Human blood comes in four major "types" — A, B, AB and O — which differ in the sugars on their red blood cells (RBCs). Correctly matching blood types before transfusions is essential to avoid immune responses that can be fatal. O type blood is known as a universal donor since RBCs from an O type person can be transfused into A, B, AB or O type individuals without harm. It is used in emergencies when there is no time to type the patient or the correct type is unavailable. Type O blood is often in short supply.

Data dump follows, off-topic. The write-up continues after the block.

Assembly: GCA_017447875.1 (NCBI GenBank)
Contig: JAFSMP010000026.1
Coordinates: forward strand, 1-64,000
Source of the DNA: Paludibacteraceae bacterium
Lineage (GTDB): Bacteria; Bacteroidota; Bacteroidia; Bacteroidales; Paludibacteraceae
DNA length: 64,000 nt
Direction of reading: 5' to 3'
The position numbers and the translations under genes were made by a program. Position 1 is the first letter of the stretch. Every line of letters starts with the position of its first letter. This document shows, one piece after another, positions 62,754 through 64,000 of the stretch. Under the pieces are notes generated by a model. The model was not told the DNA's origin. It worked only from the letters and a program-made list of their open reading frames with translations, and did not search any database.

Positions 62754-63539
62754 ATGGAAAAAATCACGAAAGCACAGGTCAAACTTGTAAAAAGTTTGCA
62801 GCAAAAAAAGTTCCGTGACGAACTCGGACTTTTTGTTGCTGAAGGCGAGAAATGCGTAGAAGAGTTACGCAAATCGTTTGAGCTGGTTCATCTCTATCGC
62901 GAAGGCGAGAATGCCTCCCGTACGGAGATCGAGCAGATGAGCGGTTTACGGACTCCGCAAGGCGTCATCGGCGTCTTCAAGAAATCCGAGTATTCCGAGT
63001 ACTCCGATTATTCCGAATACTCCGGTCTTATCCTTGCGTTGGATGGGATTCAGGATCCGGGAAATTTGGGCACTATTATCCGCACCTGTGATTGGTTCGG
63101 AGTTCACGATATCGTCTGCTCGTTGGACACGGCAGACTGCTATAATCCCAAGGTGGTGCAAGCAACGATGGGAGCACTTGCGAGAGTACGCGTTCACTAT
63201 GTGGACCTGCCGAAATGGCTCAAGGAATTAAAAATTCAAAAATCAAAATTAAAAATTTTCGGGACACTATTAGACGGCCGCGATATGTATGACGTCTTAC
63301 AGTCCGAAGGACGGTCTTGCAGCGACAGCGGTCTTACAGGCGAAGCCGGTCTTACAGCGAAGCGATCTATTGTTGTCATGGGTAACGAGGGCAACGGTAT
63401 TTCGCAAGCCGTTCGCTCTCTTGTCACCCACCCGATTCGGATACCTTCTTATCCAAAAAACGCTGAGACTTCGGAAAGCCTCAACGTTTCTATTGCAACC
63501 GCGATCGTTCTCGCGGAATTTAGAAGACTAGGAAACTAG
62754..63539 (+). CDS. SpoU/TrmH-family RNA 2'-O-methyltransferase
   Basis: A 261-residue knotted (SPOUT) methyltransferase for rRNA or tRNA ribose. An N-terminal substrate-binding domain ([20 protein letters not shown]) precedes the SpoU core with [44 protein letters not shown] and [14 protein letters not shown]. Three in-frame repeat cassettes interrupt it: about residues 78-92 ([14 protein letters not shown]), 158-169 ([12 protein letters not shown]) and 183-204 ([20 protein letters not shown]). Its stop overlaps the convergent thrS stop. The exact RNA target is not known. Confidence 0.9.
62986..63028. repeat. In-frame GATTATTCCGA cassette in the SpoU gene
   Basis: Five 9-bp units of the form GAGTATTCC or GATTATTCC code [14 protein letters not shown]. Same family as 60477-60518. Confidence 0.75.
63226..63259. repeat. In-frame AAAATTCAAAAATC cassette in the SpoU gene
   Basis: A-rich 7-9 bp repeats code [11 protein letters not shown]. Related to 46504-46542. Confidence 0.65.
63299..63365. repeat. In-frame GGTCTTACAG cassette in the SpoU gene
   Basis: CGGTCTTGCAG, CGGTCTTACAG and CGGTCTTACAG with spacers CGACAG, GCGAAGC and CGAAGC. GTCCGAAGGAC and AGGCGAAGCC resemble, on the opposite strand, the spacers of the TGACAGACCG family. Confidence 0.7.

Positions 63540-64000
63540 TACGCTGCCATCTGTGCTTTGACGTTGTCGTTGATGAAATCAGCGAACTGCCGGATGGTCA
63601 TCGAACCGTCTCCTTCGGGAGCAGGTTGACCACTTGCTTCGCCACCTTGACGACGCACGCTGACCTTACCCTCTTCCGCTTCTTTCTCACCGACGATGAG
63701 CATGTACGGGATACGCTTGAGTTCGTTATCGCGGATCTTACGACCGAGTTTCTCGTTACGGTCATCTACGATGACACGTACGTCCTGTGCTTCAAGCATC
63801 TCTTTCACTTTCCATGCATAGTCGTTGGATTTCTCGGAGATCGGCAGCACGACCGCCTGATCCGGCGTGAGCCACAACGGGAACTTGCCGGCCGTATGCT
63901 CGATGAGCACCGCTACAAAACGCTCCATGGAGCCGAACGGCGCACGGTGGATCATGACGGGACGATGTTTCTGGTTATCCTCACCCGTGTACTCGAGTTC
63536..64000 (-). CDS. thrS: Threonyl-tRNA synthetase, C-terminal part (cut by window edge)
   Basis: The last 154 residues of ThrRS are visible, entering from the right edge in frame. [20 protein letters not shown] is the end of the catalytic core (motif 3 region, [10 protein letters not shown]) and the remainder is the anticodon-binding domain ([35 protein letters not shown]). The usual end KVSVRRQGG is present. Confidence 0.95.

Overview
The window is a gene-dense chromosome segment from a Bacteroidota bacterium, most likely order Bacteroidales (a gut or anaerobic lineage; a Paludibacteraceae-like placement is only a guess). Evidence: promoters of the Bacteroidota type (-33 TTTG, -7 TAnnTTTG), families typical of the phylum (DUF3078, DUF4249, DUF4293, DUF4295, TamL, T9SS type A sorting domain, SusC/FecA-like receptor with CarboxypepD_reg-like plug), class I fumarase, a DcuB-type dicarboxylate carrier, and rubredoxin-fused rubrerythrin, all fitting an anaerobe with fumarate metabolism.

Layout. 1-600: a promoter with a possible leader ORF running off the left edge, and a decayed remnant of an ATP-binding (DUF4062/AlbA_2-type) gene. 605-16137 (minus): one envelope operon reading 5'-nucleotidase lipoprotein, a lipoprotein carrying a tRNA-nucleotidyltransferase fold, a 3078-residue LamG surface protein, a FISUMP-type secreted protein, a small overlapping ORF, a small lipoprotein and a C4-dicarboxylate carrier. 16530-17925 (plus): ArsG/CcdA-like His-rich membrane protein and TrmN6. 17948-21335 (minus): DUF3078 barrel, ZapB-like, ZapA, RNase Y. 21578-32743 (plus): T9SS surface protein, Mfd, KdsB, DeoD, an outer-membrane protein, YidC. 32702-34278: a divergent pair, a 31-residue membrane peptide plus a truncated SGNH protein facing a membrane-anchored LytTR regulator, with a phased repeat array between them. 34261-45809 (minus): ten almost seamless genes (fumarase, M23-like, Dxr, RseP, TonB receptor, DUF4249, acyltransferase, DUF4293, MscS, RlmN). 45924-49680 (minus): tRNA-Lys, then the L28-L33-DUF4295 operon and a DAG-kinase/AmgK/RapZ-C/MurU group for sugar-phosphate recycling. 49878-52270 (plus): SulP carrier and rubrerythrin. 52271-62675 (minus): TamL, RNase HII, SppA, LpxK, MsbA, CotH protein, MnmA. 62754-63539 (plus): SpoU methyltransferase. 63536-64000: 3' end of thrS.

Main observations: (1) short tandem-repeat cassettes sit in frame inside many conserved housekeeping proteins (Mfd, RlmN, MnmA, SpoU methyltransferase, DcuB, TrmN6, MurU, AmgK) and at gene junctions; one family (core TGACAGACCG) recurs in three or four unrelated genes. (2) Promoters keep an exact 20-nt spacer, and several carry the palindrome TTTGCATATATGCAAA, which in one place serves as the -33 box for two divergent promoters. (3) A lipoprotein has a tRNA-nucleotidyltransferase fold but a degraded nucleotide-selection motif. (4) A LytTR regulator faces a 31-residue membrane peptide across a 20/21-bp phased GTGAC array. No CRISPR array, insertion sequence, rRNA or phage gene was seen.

A and B type blood can be converted to universal O type blood by using specific enzymes to clip off the extra sugars: once clipped the original sugars are not reformed since mature RBCs have lost that ability. However the enzymes available have not been efficient enough. The Withers lab recently discovered efficient enzymes for this within the human gut microbiome. In conjunction with the Centre for Blood Research, they have proven their efficiency and converted whole units of blood. This proposal is primarily to carry out the pre-clinical evaluations needed, and in conjunction with Canadian Blood Services, move this technology forward. This will open up access to universal donor blood, thereby helping alleviate shortages.